Step 2 : Cooking Chicken in the Oven – Once the outsides are brown (that’s if you’ve followed the step 1 then), transfer the chicken pieces onto a baking pan that has been lined with aluminium foil(double layer is good). Once the oven has reached the set temp. carefully place the pan on the center rack of the oven. After 15 minutes take the tray out, turn the chicken to the other side and also baste it with oil or butter.  Put the tray back in, set the timer for another 15 minutes and let it cook on this side now.  The fat from the chicken will start running out and that prevents the chicken from sticking onto the foil. Also, sometimes, the oil and the marinade around the chicken, might start burning, that’s ok too. If you feel, the chicken is starting to stick to the foil, pour in a little olive oil into the baking pan. The chicken would need a total of about 30-45 minutes of baking. It depends on the size of the pieces and the temperature too. But keep checking every 5-10 minutes, if the chicken needs more basting or if it’s sticking to the foil. Once your timer goes beep, the second time… insert a tooth pick or a fork right into the meat to check if it’s done. Your tandoori chicken is ready to eat. Switch off the flame, cover the chicken or the tray with aluminium foil and let it rest in the oven till it’s time for dinner to be served.

Restaurant style Tandoori Chicken is ready!  🙂

Serve with mint and coriander chutney, or with sliced onions and lemon wedges.

Tips / Notes:

  • The broiler method to get the tandoor look. This method is done as an alternative to step 1 method-where the chicken is seared on the frying pan. Also do note, this broiler method is done after the chicken has been cooked following Step 2 instructions. (i.e. step 2 mentioned above becomes your step 1 and this method becomes your 2nd step.) Switch off the baking option heat and switch on the broiler mode (the flame comes from top of the oven) and set it at a temperature of 200°C. Mine has no option for temperature setting, so I just put it on max. Using mittens, take the baking pan with the chicken pieces from the center rack and put it on the top-most rack. (you do know that you’re not supposed to close your oven door shut when using the broiler mode. Most of the gas ovens come with a door stopper to be used when operating the broiler mode).Broil the chicken, under close observation for 5 minutes on each side or till the chicken gets a nice tandoor-cooked look, with some burnt marks.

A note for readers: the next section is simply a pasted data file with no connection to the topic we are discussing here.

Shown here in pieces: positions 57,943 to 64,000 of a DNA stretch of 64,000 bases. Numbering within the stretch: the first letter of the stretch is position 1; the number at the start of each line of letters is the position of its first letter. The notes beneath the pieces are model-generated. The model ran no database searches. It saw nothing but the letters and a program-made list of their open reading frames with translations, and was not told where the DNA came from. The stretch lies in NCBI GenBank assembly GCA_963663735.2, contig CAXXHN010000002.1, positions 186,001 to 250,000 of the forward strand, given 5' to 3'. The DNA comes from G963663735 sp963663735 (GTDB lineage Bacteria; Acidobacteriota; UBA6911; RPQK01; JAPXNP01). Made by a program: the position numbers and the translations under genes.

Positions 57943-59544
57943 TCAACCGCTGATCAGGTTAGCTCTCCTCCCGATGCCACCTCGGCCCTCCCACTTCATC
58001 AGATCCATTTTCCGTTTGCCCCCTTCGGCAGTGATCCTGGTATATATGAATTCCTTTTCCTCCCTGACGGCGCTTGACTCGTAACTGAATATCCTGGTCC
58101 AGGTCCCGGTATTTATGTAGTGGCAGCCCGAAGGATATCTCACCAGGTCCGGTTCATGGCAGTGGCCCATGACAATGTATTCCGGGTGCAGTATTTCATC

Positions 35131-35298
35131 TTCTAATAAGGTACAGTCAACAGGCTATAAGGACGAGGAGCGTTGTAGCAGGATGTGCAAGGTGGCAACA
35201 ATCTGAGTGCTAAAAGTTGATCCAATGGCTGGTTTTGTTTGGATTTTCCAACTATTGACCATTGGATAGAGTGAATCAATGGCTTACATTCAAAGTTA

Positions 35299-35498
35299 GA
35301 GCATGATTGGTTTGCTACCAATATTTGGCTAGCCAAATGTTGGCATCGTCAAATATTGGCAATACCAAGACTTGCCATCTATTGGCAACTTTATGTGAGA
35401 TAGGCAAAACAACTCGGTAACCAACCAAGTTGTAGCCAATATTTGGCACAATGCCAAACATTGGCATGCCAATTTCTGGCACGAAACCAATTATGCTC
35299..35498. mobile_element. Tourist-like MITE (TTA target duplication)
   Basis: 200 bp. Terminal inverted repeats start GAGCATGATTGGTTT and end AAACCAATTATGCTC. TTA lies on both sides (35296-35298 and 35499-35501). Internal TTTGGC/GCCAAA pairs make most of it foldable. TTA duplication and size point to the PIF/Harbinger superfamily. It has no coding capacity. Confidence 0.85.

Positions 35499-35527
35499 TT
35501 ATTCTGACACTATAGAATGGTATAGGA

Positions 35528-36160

• If you’re having guests over and want to make it more presentable,  wrap the bone with aluminum foil to give a gourmet look.
  • You could use orange food coloring to give it that vibrant color, but then I really don’t think you need it. I haven’t used any and it’s a still got that good tandoori color.
  • You can use Chicken breast, thighs, or even cook a whole chicken. But in that case, don’t forget to adjust the marinade (esp. for the whole chicken) and also the cooking time will vary.